It’s the screening we all dread – but its ability to save lives should motivate each of us to discuss with our doctors when we turn 50. Colorectal cancer is the third leading cause of cancer-related deaths in the United States, with over 95,000 cases predicted to be diagnosed this year. And since as many as 49,000 people will die from the disease, it’s important to understand what we can do to prevent it.
Screening for Colon Cancer
For most adults, the American Cancer Society recommends starting screening at age 50, although those at higher risk for colorectal cancer might need to begin earlier.
Common screening tools for colorectal cancers include:
- Occult Blood Test: A stool sample is checked for blood, which might be a sign of a polyp or cancer.
- Stool DNA Test:A stool sample is checked for certain abnormal sections of DNA from cancer or polyp cells.
- Sigmoidoscopy:A flexible, lighted tube examines the lower colon to check for polyps and cancer.
- Colonoscopy:A longer, flexible tube is used to look at the entire colon and rectum.
- Double-Contrast Barium Enema:An x-ray test of the colon and rectum.
- CT Colonography (Virtual Colonoscopy):This is a type of 3D CT scan of the colon and rectum.
Most physicians don’t continue testing beyond age 75 if the patient has been receiving regular screenings since age 50 and has had consistently negative results.
Researchers have found the risk factors below may increase a person’s chance of developing colorectal polyps (the precursor to cancer) or colorectal cancer.
Lifestyle Choice Risk Factors You Can Change:
- Physical Inactivity: Regular exercise can reduce your risk.
- Smoking History: If you smoke, stop; if you haven’t started, don’t.
- Heavy Alcohol Use: Consuming more than three alcoholic drinks per day, or more than seven drinks per week, can increase your risk.
- Obesity: A healthy weight can help prevent a variety of types of cancer.
- Diet: Diets high in red meat and processed meats and lacking in fruits and vegetables can increase your risk.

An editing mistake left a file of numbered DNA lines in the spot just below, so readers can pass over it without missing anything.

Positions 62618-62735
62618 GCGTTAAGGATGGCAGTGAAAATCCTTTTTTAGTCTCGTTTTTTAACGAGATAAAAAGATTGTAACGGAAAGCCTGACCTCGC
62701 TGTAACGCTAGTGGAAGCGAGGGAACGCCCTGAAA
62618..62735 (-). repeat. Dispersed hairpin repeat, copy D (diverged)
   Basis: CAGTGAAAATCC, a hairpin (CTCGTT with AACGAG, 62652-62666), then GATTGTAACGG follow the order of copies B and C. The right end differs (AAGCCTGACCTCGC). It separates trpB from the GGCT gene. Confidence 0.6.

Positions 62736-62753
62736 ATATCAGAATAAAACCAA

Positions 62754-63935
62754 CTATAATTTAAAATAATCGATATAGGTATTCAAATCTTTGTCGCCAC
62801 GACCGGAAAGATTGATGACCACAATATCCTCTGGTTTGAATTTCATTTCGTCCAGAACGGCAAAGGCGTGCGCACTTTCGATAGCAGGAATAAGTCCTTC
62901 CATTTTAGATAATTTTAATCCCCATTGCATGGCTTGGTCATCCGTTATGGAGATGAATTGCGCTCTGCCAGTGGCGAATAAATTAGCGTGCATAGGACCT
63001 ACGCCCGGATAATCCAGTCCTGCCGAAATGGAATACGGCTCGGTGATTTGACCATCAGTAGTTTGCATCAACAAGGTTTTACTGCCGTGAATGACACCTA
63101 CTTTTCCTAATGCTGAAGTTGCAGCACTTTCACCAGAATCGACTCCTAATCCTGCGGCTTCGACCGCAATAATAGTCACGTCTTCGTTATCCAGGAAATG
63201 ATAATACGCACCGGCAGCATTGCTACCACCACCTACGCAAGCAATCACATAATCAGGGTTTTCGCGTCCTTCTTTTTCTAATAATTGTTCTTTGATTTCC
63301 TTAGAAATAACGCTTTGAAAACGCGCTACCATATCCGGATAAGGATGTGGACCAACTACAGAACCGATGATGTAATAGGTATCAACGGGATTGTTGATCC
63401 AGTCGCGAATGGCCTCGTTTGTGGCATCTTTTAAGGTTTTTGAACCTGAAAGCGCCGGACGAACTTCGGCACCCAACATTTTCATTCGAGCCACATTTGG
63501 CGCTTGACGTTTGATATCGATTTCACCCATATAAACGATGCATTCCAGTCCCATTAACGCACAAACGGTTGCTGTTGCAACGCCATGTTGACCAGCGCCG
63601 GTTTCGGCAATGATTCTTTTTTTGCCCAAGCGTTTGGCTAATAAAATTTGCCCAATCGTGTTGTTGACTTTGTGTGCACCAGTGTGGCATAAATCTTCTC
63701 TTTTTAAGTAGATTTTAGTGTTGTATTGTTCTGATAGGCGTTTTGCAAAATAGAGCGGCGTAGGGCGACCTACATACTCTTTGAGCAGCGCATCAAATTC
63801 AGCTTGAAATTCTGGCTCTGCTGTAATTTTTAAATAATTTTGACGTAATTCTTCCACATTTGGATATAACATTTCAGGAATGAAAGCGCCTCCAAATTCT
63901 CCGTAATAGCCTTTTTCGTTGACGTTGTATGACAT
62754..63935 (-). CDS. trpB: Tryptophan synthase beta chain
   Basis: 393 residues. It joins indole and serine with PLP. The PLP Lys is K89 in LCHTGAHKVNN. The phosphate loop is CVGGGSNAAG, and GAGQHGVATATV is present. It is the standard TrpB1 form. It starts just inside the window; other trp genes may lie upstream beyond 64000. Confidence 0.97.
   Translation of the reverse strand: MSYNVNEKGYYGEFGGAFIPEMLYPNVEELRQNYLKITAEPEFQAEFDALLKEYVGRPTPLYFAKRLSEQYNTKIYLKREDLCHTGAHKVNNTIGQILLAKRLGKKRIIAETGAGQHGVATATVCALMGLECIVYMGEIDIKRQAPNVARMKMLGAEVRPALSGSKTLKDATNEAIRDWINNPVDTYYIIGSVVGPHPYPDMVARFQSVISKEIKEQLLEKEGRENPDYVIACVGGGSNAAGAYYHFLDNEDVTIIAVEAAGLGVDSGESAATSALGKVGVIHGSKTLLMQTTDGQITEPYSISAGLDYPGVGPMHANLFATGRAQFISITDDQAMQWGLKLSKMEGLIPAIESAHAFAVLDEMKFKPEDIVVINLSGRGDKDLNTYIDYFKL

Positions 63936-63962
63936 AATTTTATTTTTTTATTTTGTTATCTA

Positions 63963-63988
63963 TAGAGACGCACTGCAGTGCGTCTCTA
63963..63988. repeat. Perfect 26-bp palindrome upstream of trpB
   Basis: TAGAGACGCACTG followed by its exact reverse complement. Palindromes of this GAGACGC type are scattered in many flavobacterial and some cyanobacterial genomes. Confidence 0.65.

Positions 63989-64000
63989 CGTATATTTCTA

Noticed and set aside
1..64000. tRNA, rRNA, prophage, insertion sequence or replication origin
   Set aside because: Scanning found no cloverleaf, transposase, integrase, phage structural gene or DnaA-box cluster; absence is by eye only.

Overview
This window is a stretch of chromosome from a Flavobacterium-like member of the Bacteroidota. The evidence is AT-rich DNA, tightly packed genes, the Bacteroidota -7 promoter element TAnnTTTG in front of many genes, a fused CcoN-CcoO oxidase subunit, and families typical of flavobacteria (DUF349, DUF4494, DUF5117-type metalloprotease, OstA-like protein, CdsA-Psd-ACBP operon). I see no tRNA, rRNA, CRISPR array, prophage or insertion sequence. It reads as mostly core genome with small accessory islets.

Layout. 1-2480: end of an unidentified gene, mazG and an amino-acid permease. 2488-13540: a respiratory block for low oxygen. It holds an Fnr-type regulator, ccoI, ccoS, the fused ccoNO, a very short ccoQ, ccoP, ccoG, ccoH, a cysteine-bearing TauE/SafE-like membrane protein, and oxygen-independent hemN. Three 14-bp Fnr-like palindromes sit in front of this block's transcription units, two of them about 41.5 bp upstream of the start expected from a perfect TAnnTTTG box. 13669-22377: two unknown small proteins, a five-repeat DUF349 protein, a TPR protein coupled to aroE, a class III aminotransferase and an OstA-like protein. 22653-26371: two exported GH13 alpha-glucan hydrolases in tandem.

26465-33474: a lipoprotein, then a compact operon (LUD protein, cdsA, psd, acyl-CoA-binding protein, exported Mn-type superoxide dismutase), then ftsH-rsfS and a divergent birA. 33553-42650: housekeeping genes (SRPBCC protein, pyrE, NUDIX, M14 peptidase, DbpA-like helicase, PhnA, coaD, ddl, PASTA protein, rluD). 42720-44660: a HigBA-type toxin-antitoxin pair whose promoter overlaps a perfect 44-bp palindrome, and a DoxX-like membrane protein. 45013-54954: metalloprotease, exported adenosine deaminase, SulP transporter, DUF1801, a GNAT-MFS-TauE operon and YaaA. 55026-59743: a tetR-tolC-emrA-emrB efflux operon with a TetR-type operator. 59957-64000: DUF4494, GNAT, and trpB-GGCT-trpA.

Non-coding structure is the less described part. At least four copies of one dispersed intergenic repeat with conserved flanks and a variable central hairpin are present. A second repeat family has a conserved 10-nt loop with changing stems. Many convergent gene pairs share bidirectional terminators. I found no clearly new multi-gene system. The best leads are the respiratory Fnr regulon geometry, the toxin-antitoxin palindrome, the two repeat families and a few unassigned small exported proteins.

Risk Factors You Cannot Change:
- Age: Over 90% of diagnosed colorectal cancers are in those over age 50.
- Medical/Family History: Inflammatory bowel disease, ulcerative colitis and Crohn’s disease, type 2 diabetes, and family history all impact a person’s risk of developing colorectoral cancer.
- Inherited Syndromes: Familial adenomatous polyposis, Gardner syndrome, Lynch syndrome, Turcot syndrome, Peutz-Jeghers syndrome, MUTYH-associated polyposis are risk factors for developing colorectal cancer at a younger age than is usual.
- Racial/Ethnic Background: People of African American and Jewish descent are at higher risk.
Symptoms of Colon Cancer
Cancer symptoms are quite varied and depend on where the cancer is located, where it has spread, and how large the tumor is. More often, there are no symptoms in the early stages, and symptoms develop as the disease progresses and the tumor(s) grow. Those symptoms can include:
- Changes in bowel regularity: diarrhea or constipation
- Pain during bowel movements
- Frequent urges to defecate
- Sudden weight loss
- Narrow stools
- Blood in the stool or rectal bleeding
- Abdominal pain or cramps
- Weakness and fatigue
If the cancer spreads, or “metastasizes,” additional symptoms can present in the newly affected area.
Nightingale Homecare of Phoenix is dedicated to helping older adults live the healthiest possible lives, while remaining in the comfort of home. Contact us at 602-504-1555 to learn more about our professional home health care services.